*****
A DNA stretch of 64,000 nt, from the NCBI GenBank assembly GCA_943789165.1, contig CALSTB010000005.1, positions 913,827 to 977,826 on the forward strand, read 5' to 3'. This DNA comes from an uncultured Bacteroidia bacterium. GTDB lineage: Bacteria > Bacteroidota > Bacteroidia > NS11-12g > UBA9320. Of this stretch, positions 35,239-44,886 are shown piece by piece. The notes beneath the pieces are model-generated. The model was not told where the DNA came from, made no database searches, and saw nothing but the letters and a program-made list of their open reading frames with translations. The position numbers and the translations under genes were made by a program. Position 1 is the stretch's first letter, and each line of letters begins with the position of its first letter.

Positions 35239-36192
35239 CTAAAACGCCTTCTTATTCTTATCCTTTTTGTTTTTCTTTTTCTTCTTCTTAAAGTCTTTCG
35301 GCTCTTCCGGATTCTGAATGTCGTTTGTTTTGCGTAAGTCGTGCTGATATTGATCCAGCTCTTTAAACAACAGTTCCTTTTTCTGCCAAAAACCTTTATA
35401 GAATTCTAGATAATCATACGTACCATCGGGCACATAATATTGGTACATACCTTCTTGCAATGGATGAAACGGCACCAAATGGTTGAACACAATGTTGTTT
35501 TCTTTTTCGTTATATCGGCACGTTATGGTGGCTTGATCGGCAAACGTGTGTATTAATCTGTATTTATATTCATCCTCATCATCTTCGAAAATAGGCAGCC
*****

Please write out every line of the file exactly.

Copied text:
A DNA stretch of 64,000 nt, from the NCBI GenBank assembly GCA_943789165.1, contig CALSTB010000005.1, positions 913,827 to 977,826 on the forward strand, read 5' to 3'. This DNA comes from an uncultured Bacteroidia bacterium. GTDB lineage: Bacteria > Bacteroidota > Bacteroidia > NS11-12g > UBA9320. Of this stretch, positions 35,239-44,886 are shown piece by piece. The notes beneath the pieces are model-generated. The model was not told where the DNA came from, made no database searches, and saw nothing but the letters and a program-made list of their open reading frames with translations. The position numbers and the translations under genes were made by a program. Position 1 is the stretch's first letter, and each line of letters begins with the position of its first letter.

Positions 35239-36192
35239 CTAAAACGCCTTCTTATTCTTATCCTTTTTGTTTTTCTTTTTCTTCTTCTTAAAGTCTTTCG
35301 GCTCTTCCGGATTCTGAATGTCGTTTGTTTTGCGTAAGTCGTGCTGATATTGATCCAGCTCTTTAAACAACAGTTCCTTTTTCTGCCAAAAACCTTTATA
35401 GAATTCTAGATAATCATACGTACCATCGGGCACATAATATTGGTACATACCTTCTTGCAATGGATGAAACGGCACCAAATGGTTGAACACAATGTTGTTT
35501 TCTTTTTCGTTATATCGGCACGTTATGGTGGCTTGATCGGCAAACGTGTGTATTAATCTGTATTTATATTCATCCTCATCATCTTCGAAAATAGGCAGCC